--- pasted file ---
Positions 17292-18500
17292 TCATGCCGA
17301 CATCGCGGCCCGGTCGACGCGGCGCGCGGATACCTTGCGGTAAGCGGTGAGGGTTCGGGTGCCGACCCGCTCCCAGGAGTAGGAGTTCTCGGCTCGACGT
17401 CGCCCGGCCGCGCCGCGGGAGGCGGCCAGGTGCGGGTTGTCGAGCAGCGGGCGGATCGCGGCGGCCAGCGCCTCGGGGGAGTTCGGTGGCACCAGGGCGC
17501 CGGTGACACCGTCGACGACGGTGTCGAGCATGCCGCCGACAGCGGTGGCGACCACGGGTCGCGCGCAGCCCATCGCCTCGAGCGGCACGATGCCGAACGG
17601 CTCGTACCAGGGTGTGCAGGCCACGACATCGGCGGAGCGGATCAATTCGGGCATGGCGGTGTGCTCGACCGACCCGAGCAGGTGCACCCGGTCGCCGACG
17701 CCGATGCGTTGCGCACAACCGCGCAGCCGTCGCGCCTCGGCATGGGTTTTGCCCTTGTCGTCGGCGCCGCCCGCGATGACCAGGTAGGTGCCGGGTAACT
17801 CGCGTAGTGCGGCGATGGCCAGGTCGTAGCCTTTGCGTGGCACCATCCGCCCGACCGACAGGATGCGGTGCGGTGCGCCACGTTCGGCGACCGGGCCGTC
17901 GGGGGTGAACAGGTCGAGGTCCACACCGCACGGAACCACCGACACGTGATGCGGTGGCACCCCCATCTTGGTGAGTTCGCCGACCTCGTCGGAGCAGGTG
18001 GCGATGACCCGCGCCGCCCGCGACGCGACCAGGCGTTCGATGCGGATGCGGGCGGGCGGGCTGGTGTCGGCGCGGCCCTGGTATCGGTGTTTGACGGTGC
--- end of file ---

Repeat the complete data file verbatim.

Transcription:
Positions 17292-18500
17292 TCATGCCGA
17301 CATCGCGGCCCGGTCGACGCGGCGCGCGGATACCTTGCGGTAAGCGGTGAGGGTTCGGGTGCCGACCCGCTCCCAGGAGTAGGAGTTCTCGGCTCGACGT
17401 CGCCCGGCCGCGCCGCGGGAGGCGGCCAGGTGCGGGTTGTCGAGCAGCGGGCGGATCGCGGCGGCCAGCGCCTCGGGGGAGTTCGGTGGCACCAGGGCGC
17501 CGGTGACACCGTCGACGACGGTGTCGAGCATGCCGCCGACAGCGGTGGCGACCACGGGTCGCGCGCAGCCCATCGCCTCGAGCGGCACGATGCCGAACGG
17601 CTCGTACCAGGGTGTGCAGGCCACGACATCGGCGGAGCGGATCAATTCGGGCATGGCGGTGTGCTCGACCGACCCGAGCAGGTGCACCCGGTCGCCGACG
17701 CCGATGCGTTGCGCACAACCGCGCAGCCGTCGCGCCTCGGCATGGGTTTTGCCCTTGTCGTCGGCGCCGCCCGCGATGACCAGGTAGGTGCCGGGTAACT
17801 CGCGTAGTGCGGCGATGGCCAGGTCGTAGCCTTTGCGTGGCACCATCCGCCCGACCGACAGGATGCGGTGCGGTGCGCCACGTTCGGCGACCGGGCCGTC
17901 GGGGGTGAACAGGTCGAGGTCCACACCGCACGGAACCACCGACACGTGATGCGGTGGCACCCCCATCTTGGTGAGTTCGCCGACCTCGTCGGAGCAGGTG
18001 GCGATGACCCGCGCCGCCCGCGACGCGACCAGGCGTTCGATGCGGATGCGGGCGGGCGGGCTGGTGTCGGCGCGGCCCTGGTATCGGTGTTTGACGGTGC